MARSHALL, TUERIA DELL
MARSHALL, TUERIA DELL (1883–1960). Tueria Dell Marshall, the “father of higher education” for the Dallas African-American community, was born in Milligan, Texas, on October 30, 1883, to Edmon Lott Marshall and Texanna Dixon. Marshall’s mother died when he was three years old, at which time his grandmother, Laura Dixon, moved him to Dallas. He attended Dallas public schools for his primary education, followed with a B.A. from Wiley College and an M.A. and Ph.D. from Prairie View State Normal and Industrial College (now Prairie View A&M University). In approximately 1901 Marshall married Anna Eliza Wilkerson, who went on to serve for thirty-five years on the board of trustees for St. Paul Methodist Church. Tueria Dell and Anna had one biological daughter, Imogene, born in 1903, and one adopted daughter, Willia Johnson, born in 1901. In the census of 1930, Marshall’s wealth was listed as $6,000, and he owned a home shared by his wife, grandmother, and a boarder.
T. D. Marshall worked for the Dallas Independent School District for nearly fifty years and served as both a teacher and principal. As principal, Marshall worked at Pacific Avenue, Wheatley, B. F. Darrell, Booker T. Washington, and Lincoln schools. Marshall was the first principal of Lincoln High School, which opened in 1939, half paid for by a Federal PWA grant. He served in that role for sixteen years. In addition to his work as a teacher and principal, Marshall organized the Wiley Extension School in 1927 and started evening classes for adults at the B. F. Darrell School. In May 1948 an evaluating committee of Texas educators honored Marshall at a faculty testimonial dinner celebrating Lincoln High School’s high rating. The committee reported that the quality of instruction was high and remarked how fortunate the school was to have a principal who was rated as superior. In 1953 Marshall was elected treasurer of the North Texas Colored Teacher’s Association. He retired from Lincoln in June 1955 and began serving as director of the Dallas-Wiley Extension Center in November of the same year.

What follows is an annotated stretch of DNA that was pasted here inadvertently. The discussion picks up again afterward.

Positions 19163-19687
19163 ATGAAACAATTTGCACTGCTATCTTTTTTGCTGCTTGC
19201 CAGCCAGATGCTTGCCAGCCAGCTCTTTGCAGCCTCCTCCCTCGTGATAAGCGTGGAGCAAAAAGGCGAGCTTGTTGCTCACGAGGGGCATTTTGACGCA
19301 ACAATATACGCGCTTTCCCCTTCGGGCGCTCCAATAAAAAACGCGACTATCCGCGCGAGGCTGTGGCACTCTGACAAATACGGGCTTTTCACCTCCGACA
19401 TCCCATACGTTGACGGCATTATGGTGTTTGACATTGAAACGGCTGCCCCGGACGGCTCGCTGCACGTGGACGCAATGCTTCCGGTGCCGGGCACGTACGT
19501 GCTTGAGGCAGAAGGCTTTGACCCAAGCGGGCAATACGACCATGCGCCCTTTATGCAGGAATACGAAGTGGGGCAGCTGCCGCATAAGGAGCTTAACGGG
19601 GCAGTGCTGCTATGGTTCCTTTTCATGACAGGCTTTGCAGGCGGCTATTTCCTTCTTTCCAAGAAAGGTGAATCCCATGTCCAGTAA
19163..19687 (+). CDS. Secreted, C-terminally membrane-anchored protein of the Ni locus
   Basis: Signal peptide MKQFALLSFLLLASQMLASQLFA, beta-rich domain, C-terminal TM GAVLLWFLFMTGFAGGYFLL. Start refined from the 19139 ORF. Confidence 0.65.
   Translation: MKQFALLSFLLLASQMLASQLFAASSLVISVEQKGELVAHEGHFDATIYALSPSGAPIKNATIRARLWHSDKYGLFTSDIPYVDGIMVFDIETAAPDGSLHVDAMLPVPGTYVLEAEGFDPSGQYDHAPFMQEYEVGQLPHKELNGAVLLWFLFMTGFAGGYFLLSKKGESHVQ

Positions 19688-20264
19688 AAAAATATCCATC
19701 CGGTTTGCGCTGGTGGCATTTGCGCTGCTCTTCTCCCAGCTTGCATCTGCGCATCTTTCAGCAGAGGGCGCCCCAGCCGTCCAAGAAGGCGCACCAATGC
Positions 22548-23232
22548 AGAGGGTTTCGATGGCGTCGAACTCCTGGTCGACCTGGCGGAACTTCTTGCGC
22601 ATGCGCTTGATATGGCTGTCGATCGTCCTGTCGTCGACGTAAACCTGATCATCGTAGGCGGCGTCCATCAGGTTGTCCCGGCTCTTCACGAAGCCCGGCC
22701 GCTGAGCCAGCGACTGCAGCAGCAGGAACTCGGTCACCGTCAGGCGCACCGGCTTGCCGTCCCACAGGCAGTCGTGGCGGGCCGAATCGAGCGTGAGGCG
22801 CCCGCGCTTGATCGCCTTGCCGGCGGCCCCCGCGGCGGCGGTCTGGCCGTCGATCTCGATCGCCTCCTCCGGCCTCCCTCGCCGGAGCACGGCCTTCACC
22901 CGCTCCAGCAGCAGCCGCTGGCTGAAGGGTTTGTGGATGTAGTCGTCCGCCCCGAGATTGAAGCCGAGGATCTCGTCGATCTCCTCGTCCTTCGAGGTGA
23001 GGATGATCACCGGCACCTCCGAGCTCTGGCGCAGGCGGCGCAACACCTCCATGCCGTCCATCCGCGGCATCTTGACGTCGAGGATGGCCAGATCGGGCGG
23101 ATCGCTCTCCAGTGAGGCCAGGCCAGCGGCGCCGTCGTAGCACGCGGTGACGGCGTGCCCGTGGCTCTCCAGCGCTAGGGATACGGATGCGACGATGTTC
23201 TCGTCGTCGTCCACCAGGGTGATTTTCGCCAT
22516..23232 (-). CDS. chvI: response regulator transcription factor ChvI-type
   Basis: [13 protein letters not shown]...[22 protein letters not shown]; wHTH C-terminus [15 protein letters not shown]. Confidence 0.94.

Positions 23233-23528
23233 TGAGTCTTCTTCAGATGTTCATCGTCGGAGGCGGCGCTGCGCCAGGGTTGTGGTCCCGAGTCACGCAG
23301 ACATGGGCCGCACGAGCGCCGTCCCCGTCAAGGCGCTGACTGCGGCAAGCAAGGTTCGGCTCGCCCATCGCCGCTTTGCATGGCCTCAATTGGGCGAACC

While Marshall was primarily an educator, he also worked in the Dallas African-American community as a civic leader. He served as chairman of the education committee of the Moorland YMCA and chairman of the March of Dimes, Negro Division. During Marshall’s tenure as an educator in Dallas ISD, he exposed students to technical opportunities, such as typing, shorthand, and automobile repair, as well as accepted a basic trainer plane from the Regular Fellows Club in order to teach aviation mechanics to students at Lincoln High School. Tueria Dell Marshall died on October 26, 1960, in Dallas and is buried in Woodland Cemetery. For his outstanding work as an educator in the Dallas community, he was inducted into the African-American Educators Hall of Fame in February 2009.
Dallas County Chronicle, July 2007. Dallas Morning News, January 4, 1931; October 2, 1946; May 30, 1948; January 19, 1953; April 17, 1953; January 6, 1967. Sadye Gee, comp., Darnell Williams, ed., Black Presence in Dallas: Historic Black Dallasites (Dallas: Museum of African American Life and Culture, 1988?). Interview with L.W. Davis and Earl Riggs, February 27, 2009, African American Education Archives and History Program, Dallas, Texas. Texas Standard, November–December 1955.
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